- · Achievement/ability scores
- · Rate of Acquisition/Retention
- · Demonstrated Achievement
- · Early Skill Development
- · Intervening Factors Masking Giftedness
- · Parent/guardian/school input
If a parent/guardian believes that a school age child may be in need of specially designed instruction, a written request may be submitted to the Valley View School District. An evaluation will be completed upon receipt of a signed Permission to Evaluate.
Upon completion of a comprehensive evaluation, if the child meets the eligibility requirements, the Gifted MDT will convene to develop a Gifted Individualized Education Program (GIEP).
Notice of Chapter 15 Section 504 Service Agreement Services
about 1 year ago
In compliance with state and federal law, the Valley View school district will provide to each protected handicapped student without discrimination or cost to the student or family, those related aids, services or accommodations which are needed to provide equal opportunity to participate in and obtain the benefits of the school program and extracurricular activities to the maximum extent appropriate to the student's abilities. In order to qualify as a protected handicapped student the child must be of school age with a physical or mental disability which substantially limits or prohibits participation in or access to an aspect of the school program.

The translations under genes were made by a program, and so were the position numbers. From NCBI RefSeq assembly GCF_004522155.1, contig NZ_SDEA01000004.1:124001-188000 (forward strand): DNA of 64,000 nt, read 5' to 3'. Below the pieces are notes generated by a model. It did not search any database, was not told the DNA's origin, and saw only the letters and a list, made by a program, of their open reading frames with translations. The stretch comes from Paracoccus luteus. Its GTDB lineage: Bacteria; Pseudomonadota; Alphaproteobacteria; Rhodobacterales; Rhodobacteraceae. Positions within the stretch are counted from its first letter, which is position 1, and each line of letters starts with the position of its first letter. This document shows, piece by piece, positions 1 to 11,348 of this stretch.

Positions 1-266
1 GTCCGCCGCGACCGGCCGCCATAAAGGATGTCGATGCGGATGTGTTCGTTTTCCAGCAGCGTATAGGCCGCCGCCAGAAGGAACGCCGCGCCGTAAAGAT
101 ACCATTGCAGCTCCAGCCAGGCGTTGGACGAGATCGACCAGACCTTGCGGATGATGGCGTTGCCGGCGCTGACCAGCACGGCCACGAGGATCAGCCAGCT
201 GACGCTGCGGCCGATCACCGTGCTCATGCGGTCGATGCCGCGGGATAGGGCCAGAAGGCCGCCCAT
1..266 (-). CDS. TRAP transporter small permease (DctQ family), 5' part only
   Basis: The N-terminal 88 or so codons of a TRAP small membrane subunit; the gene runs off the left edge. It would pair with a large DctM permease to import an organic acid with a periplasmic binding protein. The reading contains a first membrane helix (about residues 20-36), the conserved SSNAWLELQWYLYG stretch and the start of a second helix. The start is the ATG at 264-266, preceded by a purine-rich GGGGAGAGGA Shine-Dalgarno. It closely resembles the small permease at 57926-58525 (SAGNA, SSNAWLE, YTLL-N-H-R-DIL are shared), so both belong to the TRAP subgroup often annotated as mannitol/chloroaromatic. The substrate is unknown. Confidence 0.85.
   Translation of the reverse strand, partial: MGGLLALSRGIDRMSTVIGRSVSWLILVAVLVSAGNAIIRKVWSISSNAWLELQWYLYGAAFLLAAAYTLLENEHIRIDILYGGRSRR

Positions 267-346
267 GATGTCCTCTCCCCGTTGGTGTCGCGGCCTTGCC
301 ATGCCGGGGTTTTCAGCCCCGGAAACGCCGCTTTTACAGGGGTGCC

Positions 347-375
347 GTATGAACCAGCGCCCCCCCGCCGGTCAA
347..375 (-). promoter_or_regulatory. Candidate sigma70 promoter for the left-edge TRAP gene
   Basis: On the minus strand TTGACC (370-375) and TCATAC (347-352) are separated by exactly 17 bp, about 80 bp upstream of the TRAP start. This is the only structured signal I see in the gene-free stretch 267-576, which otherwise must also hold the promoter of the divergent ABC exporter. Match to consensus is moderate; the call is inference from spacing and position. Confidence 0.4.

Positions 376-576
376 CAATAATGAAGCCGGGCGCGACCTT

These services and protections for "protected handicapped students" are distinct from those applicable to all eligible students enrolled (or seeking enrollment) in special education programs.
For further information on the evaluation procedures and provisions of services to protected handicapped students, contact the VVSD District Office or building administration.
about 1 year ago
A written record of the results are called an education record, which are directly related to your child and are maintained by the school district. These records are personally identifiable to your child. Personally identifiable information includes the child's name, the name of the child's parents or other family member, the address of the child or their family, a personal identifier such as social security number, a list of characteristics that would make the child's identity easily traceable or other information that would make the child's identity easily traceable.